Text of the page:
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Phased Array Ultrasonic Testing (PAUT) of Aluminum Ship Hull Welds for Sensitization of Aluminum

Aluminum Sensitization and Non-destructive Testing

Aluminum alloy ship hulls are utilized on many commercial and military ship platforms. Over their lifetime, they often require non-destructive and destructive testing. Among the common hulls that require such examination include CG 47 Class Cruisers, Littoral Combat Ships (LCS) – both Freedom and Independence variants – as well as Amphibious Assault Ships, Expeditionary Fast Transport, Landing Craft Air Cushions, Ship-to-Shore Connectors, and both CVN 68 Nimitz class and CVN 78 Ford class aircraft carriers. 5XXX series aluminum alloys are commonly used for these assets. They are required to undergo non-destructive testing (NDT) during the material forming, material joining, and in-service. These alloys have the propensity to become sensitized at high temperatures over time, thus driving the need for in-service NDT. While a high Degree of Sensitization (DoS) may not be harmful by itself, high DoS levels make the material more susceptible to intergranular cracking (IGC) and / or stress corrosion cracking (SCC) when exposed to the aggressive environments. Friction Stir Welds (FSW) and Gas Metal Arc Welds (GMAW) may be inspected with phased array ultrasound (PAUT) and full matrix capture / total focus method (FMC/TFM) for welding process and in-service defects. This article discusses some in-service non-destructive testing and destructive testing used for the detection of sensitization, intergranular cracking, and stress corrosion cracking of aluminum ship hulls.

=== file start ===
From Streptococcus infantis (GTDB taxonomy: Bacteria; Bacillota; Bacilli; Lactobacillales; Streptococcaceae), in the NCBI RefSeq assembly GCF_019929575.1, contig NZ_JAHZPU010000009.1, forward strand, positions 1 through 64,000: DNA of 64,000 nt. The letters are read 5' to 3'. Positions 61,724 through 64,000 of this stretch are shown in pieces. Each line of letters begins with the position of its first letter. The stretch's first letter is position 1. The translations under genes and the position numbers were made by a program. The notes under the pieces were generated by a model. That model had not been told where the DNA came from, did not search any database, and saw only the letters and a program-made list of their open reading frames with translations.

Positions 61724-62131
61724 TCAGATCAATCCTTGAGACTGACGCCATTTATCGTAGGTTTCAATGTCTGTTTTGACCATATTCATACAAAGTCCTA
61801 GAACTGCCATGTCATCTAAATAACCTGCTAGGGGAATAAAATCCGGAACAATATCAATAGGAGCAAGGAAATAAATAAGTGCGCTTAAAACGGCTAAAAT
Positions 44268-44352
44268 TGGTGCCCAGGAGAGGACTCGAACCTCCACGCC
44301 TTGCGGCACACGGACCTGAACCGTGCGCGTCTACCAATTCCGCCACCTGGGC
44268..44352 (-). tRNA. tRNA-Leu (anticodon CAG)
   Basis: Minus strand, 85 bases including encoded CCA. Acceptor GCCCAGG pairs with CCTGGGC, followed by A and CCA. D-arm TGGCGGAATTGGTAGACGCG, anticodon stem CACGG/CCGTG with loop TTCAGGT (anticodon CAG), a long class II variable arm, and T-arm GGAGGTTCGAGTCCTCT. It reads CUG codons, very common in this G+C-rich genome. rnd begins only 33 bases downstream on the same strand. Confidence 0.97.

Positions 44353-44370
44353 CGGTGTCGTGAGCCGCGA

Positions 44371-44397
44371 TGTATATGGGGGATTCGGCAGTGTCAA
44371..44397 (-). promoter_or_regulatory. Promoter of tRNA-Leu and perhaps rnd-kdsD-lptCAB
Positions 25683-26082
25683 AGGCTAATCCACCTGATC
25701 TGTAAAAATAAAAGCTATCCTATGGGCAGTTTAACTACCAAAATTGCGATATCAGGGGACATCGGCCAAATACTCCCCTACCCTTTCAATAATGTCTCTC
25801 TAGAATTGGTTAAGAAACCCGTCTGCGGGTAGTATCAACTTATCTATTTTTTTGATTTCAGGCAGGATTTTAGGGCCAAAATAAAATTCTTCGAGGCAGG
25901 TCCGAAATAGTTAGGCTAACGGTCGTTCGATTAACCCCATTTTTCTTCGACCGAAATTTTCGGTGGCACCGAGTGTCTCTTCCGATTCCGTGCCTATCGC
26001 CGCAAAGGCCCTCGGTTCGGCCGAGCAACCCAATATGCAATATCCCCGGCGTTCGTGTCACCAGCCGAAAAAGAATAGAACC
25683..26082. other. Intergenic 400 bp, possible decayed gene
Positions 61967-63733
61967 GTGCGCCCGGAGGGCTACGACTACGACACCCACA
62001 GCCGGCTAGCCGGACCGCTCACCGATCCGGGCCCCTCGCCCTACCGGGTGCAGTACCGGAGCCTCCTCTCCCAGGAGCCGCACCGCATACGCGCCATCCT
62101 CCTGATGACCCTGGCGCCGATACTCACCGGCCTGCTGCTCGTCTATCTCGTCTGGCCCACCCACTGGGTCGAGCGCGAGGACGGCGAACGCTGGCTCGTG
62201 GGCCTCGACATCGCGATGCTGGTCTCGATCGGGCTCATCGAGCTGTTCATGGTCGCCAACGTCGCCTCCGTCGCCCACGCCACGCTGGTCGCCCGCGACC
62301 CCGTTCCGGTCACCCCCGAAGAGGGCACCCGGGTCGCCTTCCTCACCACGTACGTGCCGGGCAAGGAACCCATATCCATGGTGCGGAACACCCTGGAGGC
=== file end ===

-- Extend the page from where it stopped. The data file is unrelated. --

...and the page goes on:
Figure 1: Aluminum sensitization and associated failure mechanisms: Intergranular cracking (IGC) and / or stress corrosion cracking (SCC) may be detected with high frequency phased array ultrasound and non-linear ultrasonic testing.

Figure 2: Sensitized aluminum may evaluated destructively or non-destructively.